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Russia files new bid with UN for expansion of Arctic continental shelf

August 04, 2015, 9:17 UTC+3 UNITED NATIONS

Beside Russia, making claims to the areas under the masses of the Arctic Ocean water are Canada, Denmark, Norway, and the US

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© ITAR-TASS/Lev Fedoseyev

UNITED NATIONS, August 4. /TASS/. Russia has filed a new bid for expansion of the limits of its Arctic continental shelf through the inclusion into it of the Lomonosov submerged ridge and some other sections of the Arctic Ocean floor.

A summary of the bid was published on Monday at the official website of the Commission on the Limits of the Continental Shelf (CLCS).

The document says that the "[…] Partial revised Submission of the Russian Federation on the establishment of the OLCS in the Arctic Ocean proceeds from the scientific understanding that the constituent parts of the Complex of the Central Arctic Submarine Elevations, namely the Lomonosov Ridge, Mendeleev-Alpha Rise, and Chukchi Plateau, and separating them the Podvodnikov and Chukchi Basins have the continental origin and belong to submarine elevations that are natural components of the continental margin under paragraph 6 of Article 76 of the Convention, which are not subject to distance limit of 350 nautical miles from the baselines." ·

Under the Convention, such natural components do not fall under the distance limit of 350 nautical miles from the lines of departure.

The Convention on the Law of the Sea enables a country to broaden its economic zone on the condition that the seafloor outside its border is a natural continuation of the continent’s fringe.

Beside Russia, making claims to the areas under the masses of the Arctic Ocean water are Canada, Denmark, Norway, and the US. The interest of the Arctic littoral countries to the submerged Arctic spaces stems from the geologists’ predictions that locked beneath them are 30% of unexplored global reserves of natural gas and 15% of unexplored oilfields.

Second attempt

Russia made the previous attempt to prove its right to the submerged Arctic enclave and to encompass the Lomonosov Ridge into it in 2001. Three years after that, the commission on the limits of the continental shelf turned Russia’s bid that also concerned a section of the Okhotsk seafloor.

Subsequently, the Russian government decided to press for the recognition of the country’s rights to these territories separately.

Russia’s claim to a section of the Sea of Okhotsk with an area of 52,000 sq km was answered in 2014.

From 2005 through 2014, Russian researchers did a broad spectrum of geophysical surveys in the Arctic Ocean in order to substantiate the bid with new evidence compiled with account of the recommendations the CLCS issued in 2002. Their list included deep seismic sounding in the central section of the Arctic basin, seismic and bathymetric profiling, and geological sampling.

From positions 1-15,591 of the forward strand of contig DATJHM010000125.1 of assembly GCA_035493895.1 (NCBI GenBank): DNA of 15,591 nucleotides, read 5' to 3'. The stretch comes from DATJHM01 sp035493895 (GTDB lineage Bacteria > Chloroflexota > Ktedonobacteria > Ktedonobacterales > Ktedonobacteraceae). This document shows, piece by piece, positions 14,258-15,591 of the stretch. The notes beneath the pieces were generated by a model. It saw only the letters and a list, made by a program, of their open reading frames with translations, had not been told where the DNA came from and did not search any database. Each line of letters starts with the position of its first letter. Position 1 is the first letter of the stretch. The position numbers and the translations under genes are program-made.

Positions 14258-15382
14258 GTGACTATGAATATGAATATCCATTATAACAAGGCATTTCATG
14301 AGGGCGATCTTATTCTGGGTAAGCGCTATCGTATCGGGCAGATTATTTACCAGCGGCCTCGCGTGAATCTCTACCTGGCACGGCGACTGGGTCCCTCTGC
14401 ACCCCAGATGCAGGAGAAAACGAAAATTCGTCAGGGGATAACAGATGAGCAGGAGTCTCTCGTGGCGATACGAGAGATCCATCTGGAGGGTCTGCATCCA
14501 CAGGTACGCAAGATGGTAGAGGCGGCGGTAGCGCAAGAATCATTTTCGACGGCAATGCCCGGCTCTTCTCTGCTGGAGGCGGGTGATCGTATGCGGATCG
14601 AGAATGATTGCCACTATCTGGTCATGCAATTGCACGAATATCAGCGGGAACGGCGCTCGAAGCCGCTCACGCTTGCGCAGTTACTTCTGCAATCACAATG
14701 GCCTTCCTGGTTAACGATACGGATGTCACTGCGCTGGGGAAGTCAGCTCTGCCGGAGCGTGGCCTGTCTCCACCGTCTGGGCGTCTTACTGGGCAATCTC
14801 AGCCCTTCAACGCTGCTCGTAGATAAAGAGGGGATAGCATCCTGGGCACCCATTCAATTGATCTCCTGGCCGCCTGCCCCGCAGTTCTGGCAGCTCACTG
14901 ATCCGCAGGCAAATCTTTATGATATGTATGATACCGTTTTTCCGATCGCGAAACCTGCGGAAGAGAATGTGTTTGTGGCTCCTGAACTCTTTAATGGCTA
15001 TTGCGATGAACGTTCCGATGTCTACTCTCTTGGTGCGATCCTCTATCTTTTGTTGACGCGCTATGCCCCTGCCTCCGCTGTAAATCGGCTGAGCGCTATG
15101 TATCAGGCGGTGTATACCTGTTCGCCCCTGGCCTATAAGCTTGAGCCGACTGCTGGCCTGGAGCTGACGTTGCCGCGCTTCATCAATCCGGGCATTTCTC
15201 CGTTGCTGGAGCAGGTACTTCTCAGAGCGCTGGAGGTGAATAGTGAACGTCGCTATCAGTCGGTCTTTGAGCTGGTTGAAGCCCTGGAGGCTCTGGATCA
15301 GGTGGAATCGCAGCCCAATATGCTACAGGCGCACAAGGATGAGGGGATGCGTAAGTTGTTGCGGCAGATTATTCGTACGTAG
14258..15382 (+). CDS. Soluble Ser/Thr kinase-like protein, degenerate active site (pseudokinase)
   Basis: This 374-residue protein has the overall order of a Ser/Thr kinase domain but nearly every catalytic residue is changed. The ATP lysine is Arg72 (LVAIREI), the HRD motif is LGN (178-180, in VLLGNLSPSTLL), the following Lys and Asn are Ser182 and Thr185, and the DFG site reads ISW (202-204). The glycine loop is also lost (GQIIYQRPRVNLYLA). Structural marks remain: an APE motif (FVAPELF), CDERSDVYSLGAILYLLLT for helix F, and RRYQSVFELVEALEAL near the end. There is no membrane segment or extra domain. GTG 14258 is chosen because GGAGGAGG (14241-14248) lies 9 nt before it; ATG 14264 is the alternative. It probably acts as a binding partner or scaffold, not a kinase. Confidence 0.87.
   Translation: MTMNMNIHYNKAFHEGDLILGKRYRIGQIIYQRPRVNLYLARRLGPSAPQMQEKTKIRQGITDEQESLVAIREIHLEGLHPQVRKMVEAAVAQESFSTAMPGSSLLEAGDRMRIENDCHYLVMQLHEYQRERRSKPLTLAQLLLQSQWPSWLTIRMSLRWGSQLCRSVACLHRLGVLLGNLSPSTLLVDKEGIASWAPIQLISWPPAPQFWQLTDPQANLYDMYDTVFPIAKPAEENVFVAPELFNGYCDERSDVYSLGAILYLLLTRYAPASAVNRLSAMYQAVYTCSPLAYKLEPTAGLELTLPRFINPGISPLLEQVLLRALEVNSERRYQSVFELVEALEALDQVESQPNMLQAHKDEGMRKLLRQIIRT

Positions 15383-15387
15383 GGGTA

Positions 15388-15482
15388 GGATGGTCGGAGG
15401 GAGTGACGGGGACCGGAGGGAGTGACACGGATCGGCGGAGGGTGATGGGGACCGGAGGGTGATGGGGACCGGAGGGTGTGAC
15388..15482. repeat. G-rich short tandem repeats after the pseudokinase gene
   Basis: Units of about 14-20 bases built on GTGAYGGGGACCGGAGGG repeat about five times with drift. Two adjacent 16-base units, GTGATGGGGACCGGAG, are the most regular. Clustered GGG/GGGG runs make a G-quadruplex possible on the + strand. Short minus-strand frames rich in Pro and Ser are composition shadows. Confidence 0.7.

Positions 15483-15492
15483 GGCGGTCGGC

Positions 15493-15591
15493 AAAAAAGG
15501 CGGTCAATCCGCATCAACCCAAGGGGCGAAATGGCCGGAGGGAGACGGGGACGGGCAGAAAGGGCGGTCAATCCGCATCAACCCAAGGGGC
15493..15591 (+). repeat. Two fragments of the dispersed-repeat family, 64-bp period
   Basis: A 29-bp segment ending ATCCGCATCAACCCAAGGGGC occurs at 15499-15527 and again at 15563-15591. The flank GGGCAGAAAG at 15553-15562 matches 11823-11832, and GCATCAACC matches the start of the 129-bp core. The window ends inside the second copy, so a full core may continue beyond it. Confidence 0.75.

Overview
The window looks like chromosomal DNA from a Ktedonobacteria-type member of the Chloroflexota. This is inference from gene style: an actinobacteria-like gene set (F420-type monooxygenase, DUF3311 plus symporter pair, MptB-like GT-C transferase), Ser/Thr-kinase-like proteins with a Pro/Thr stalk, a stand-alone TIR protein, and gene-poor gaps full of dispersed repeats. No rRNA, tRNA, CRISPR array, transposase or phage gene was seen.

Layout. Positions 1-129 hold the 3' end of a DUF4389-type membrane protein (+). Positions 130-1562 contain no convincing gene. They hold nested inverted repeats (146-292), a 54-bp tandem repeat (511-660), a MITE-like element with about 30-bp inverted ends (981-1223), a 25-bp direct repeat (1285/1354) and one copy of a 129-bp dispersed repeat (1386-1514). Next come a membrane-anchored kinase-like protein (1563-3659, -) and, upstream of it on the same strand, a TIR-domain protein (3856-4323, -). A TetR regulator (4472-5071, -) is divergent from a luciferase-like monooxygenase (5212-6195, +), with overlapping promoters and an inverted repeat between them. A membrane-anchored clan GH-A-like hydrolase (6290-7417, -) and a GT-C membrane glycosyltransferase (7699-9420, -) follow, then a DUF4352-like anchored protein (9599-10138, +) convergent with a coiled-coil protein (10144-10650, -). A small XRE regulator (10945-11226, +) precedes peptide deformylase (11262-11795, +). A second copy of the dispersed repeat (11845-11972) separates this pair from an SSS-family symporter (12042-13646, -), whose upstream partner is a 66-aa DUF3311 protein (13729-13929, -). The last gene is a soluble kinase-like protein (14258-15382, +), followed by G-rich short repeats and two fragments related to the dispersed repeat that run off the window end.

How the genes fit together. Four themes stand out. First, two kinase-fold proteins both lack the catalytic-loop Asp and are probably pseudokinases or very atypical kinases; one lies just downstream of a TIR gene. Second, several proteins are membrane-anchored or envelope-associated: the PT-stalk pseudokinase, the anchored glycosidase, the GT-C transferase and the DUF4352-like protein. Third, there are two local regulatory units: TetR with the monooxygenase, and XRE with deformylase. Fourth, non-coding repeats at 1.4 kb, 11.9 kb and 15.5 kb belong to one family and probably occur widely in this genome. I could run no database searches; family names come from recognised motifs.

"After 2002, in the central Arctic Basin Russia accomplished: deep seismic sounding of over 4,000 km; over 23,000 km of MCS lines; over 35,000 km of bathymetry survey; 120 stations of geological sampling," the document says.

Commission’s conclusions not confirmed

The results obtained by way of research efforts "do not confirm the viewpoint supported in the first recommendations of the Commission of 2002 that the complex of the Mendeleev-Alpha Rise formed as a large volcanic oceanic plateau built on the oceanic crust of the Canada Basin after its opening as a result of a passage of a magmatic "hot spot".

"These hypotheses were based on geological data and information on the adjacent land due to the absence or scarcity of the necessary geological and geophysical data on the deep-water part of the Arctic Basin at the time," says the document that is appended with a geological model of evolution of the Arctic basin with due account of the new data enabling a conclusion that these sections of the seafloor make up a natural continuation of the continental shelf.

Russia stressed that "large complex of geological and geophysical studies was carried out in recent years by the Danish, Canadian and American researchers." "However, most of the results of these studies are restricted and not available in public domain," the document says adding that Russia held consultations with Denmark, Canada and Norway. The application submitted by Denmark claims for continental shelf to the north of Greenland "substantially overlaps the areas included in this partial Submission."

The document noted that "final delimitation of the continental shelf of the Russian Federation in the Arctic Ocean with the Kingdom of Denmark, Canada, the Kingdom of Norway, and the United States shall be carried out in accordance with the provisions of Article 83 of the Convention (after the adoption of Commission recommendations on the Submission of the Russian Federation for establishment of the OLCS in the Arctic Ocean)."

"The consideration of the partial revised submission made by the Russian Federation will be included in the provisional agenda of the next ordinary session of the Commission" that will take place from October 12 until November 27 at UN headquarters, the document says adding that "upon completion of the consideration of the submission, the Commission shall make recommendations pursuant to article 76 of the Convention.".

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